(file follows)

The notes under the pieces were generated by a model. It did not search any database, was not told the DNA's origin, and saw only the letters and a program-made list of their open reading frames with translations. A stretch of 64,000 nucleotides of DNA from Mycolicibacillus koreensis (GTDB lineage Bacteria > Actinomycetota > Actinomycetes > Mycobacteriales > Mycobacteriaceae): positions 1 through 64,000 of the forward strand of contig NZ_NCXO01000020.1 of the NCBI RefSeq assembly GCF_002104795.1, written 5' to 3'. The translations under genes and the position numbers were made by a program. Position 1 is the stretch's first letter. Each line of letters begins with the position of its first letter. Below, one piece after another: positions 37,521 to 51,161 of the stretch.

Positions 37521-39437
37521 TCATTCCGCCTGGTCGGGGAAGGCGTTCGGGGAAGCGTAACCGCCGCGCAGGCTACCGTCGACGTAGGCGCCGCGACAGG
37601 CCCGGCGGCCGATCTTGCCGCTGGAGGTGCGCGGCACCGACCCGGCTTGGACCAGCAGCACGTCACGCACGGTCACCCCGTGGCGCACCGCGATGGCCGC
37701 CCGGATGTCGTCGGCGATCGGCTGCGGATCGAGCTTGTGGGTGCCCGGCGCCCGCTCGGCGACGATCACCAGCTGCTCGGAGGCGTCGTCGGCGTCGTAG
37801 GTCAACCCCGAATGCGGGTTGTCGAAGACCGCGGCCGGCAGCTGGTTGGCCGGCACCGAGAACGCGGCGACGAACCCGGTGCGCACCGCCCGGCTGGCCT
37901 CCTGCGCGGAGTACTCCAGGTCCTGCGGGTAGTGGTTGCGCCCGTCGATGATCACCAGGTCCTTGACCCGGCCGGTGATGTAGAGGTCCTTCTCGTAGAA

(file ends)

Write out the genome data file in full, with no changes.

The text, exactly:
The notes under the pieces were generated by a model. It did not search any database, was not told the DNA's origin, and saw only the letters and a program-made list of their open reading frames with translations. A stretch of 64,000 nucleotides of DNA from Mycolicibacillus koreensis (GTDB lineage Bacteria > Actinomycetota > Actinomycetes > Mycobacteriales > Mycobacteriaceae): positions 1 through 64,000 of the forward strand of contig NZ_NCXO01000020.1 of the NCBI RefSeq assembly GCF_002104795.1, written 5' to 3'. The translations under genes and the position numbers were made by a program. Position 1 is the stretch's first letter. Each line of letters begins with the position of its first letter. Below, one piece after another: positions 37,521 to 51,161 of the stretch.

Positions 37521-39437
37521 TCATTCCGCCTGGTCGGGGAAGGCGTTCGGGGAAGCGTAACCGCCGCGCAGGCTACCGTCGACGTAGGCGCCGCGACAGG
37601 CCCGGCGGCCGATCTTGCCGCTGGAGGTGCGCGGCACCGACCCGGCTTGGACCAGCAGCACGTCACGCACGGTCACCCCGTGGCGCACCGCGATGGCCGC
37701 CCGGATGTCGTCGGCGATCGGCTGCGGATCGAGCTTGTGGGTGCCCGGCGCCCGCTCGGCGACGATCACCAGCTGCTCGGAGGCGTCGTCGGCGTCGTAG
37801 GTCAACCCCGAATGCGGGTTGTCGAAGACCGCGGCCGGCAGCTGGTTGGCCGGCACCGAGAACGCGGCGACGAACCCGGTGCGCACCGCCCGGCTGGCCT
37901 CCTGCGCGGAGTACTCCAGGTCCTGCGGGTAGTGGTTGCGCCCGTCGATGATCACCAGGTCCTTGACCCGGCCGGTGATGTAGAGGTCCTTCTCGTAGAA